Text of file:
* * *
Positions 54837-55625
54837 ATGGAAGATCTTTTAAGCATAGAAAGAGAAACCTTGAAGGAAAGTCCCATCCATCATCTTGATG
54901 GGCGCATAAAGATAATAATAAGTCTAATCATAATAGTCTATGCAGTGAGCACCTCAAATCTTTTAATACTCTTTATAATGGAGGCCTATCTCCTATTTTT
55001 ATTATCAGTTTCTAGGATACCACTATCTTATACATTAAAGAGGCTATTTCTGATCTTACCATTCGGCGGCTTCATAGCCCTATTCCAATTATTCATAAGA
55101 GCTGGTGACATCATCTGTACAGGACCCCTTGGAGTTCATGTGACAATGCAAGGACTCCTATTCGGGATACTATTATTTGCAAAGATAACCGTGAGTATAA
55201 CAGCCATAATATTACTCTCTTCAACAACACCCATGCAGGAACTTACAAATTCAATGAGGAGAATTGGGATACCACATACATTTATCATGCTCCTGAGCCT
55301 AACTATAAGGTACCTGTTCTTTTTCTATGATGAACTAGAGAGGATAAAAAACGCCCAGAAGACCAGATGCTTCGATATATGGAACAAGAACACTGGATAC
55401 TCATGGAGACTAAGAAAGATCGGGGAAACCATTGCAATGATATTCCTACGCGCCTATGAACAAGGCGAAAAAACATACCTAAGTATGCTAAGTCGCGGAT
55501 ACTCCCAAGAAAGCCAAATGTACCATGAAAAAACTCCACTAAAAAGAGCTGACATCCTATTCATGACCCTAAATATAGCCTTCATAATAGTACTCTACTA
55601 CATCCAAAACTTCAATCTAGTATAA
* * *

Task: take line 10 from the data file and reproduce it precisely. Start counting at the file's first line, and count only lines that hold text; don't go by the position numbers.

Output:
55601 CATCCAAAACTTCAATCTAGTATAA